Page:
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Holidays and Cultural Observances: Islamic Holidays and Observances

Alphabetical listing of major observances

Descriptions taken from

Islamic Holidays and Observances

Halal restrictions apply: Islamic dietary laws which apply throughout the year. These restrictions include alcohol and pork.

Note that all holidays begin at sundown on the evening before the date given.

Ashura -- An Islamic optional one day fast. The Shia observance is based on the martyrdom of Prophet Muhammad's Grandson, Hussein,  martyred on this date in 683/684 AD at the battle of Kerbala.  Sunni observance is a recognition of Moses fasting in gratitude to Allah/God for liberation from oppression.

Eid ul-Adha — Ritual of Sacrifice. The day after Arafat, the most important day in Hajj ritural.  A three-day festival recalling Abraham's willingness to sacrifice his son in obedience to Allah. 

Avoid scheduling important academic deadlines on these days. Employees may ask to take a vacation day.

Eid ul-Fitr  — event marking the close of Ramadan. It is a festival of thanksgiving to Allah for enjoying the month of Ramadan. It involves wearing finest clothing, saying prayers, and fostering understanding with other religions.

Avoid scheduling important academic deadlines, events and activities on the first day.

Milad un Nabi -- Celebration of the birth of the Prophet Muhammad. Celebrations, communal meals and discussions on Islam usually take place on this day.

1st of Muharram -- The first day of the first month of the Muslim year.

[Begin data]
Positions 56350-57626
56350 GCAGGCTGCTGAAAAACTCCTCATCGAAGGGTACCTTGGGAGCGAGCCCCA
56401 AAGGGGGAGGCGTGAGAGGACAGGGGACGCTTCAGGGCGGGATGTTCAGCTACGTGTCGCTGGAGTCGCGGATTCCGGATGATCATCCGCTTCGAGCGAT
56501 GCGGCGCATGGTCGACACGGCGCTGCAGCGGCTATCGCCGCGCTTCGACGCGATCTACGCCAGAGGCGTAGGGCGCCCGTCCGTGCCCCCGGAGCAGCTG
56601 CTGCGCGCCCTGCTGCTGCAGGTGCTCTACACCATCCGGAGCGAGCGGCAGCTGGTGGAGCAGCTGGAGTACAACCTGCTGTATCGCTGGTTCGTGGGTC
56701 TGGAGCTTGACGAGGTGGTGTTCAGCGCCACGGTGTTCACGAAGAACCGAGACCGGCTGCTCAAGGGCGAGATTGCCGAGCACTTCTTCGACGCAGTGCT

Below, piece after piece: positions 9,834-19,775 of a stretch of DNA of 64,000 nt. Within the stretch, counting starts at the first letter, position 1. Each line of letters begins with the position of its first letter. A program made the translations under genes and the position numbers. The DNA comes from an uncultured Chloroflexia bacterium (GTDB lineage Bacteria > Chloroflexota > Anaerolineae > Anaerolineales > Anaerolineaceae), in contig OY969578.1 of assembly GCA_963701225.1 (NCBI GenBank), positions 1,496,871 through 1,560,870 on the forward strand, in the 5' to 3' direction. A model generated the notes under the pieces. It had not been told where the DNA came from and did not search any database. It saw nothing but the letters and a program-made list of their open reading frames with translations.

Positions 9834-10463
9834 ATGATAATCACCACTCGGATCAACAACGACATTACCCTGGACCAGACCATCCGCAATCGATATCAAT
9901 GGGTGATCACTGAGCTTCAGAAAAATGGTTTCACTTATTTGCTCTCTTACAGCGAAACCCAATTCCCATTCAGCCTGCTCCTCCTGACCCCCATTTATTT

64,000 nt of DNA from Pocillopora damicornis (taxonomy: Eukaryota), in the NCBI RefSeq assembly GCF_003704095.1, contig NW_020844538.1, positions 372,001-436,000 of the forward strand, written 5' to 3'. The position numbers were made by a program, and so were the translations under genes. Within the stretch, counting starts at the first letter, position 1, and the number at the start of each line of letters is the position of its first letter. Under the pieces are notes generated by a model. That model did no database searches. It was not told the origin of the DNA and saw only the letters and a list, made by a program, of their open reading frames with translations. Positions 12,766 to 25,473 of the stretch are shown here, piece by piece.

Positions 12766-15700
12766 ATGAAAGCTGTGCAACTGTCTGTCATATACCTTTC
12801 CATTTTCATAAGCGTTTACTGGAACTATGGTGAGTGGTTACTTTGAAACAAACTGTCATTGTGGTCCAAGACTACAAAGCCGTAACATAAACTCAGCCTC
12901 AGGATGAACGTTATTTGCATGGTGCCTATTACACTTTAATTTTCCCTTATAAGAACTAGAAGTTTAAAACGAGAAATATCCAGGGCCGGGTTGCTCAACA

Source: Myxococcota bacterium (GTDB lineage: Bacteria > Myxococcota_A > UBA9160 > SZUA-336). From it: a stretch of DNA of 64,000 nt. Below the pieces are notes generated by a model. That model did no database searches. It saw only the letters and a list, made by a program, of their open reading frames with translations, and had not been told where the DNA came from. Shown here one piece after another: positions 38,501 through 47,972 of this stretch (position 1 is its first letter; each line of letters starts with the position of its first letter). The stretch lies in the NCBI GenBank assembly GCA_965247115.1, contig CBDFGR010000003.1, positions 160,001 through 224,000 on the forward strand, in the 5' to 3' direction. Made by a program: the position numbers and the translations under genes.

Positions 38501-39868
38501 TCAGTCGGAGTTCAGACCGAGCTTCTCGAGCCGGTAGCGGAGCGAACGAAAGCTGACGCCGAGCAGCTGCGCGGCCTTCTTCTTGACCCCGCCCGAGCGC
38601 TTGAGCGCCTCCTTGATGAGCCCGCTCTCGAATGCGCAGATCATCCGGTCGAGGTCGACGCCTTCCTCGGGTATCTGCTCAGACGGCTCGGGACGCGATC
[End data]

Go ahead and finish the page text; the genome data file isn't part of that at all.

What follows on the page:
Ramadan — 9th month on Islamic calendar, devoted to the commemoration of Muhammad's reception of the divine revelation recorded in the Qur'an. The event begins when authorities in Saudi Arabia sight the new moon of the 9th month. It is the holiest period of the Islamic Year. There is strict fasting from sunrise to sunset.

Avoid scheduling important academic deadlines, events and activities, if possible, on the first day of Ramadan. Be aware that students and employees will be fasting during the day for 30 days.

For more information


This guide is produced in partnership with the ASU Committee for Campus Inclusion (CCI), and The Council of Religious Advisors  (CORA).  The Committee for Campus Inclusion is an advisory group to the provost, promoting a positive, harmonious campus environment that celebrates individual and group diversity, promotes individualism, provides information to the campus community, and resolves issues in such a manner as to respect all persons and their dignity. For more information, please visit our website at Questions or additions to this resource can be submitted at

The Council of Religious Advisors is comprised of campus ministries and faith-based organizations that represent a diverse variety of faiths, traditions, and beliefs. Despite the differences in faiths that exist between them, the group works peacefully and diligently on behalf of the university community to provide religious services, spiritual counseling, education, support, and opportunities for involvement.

This page owes a great thanks to: 

Holly Hubenschmidt

Director, Library Instruction & Research Services

Webster University Libraries

Ms.  Hubenschmidt created the original LibGuide and template on which this guide is based. 


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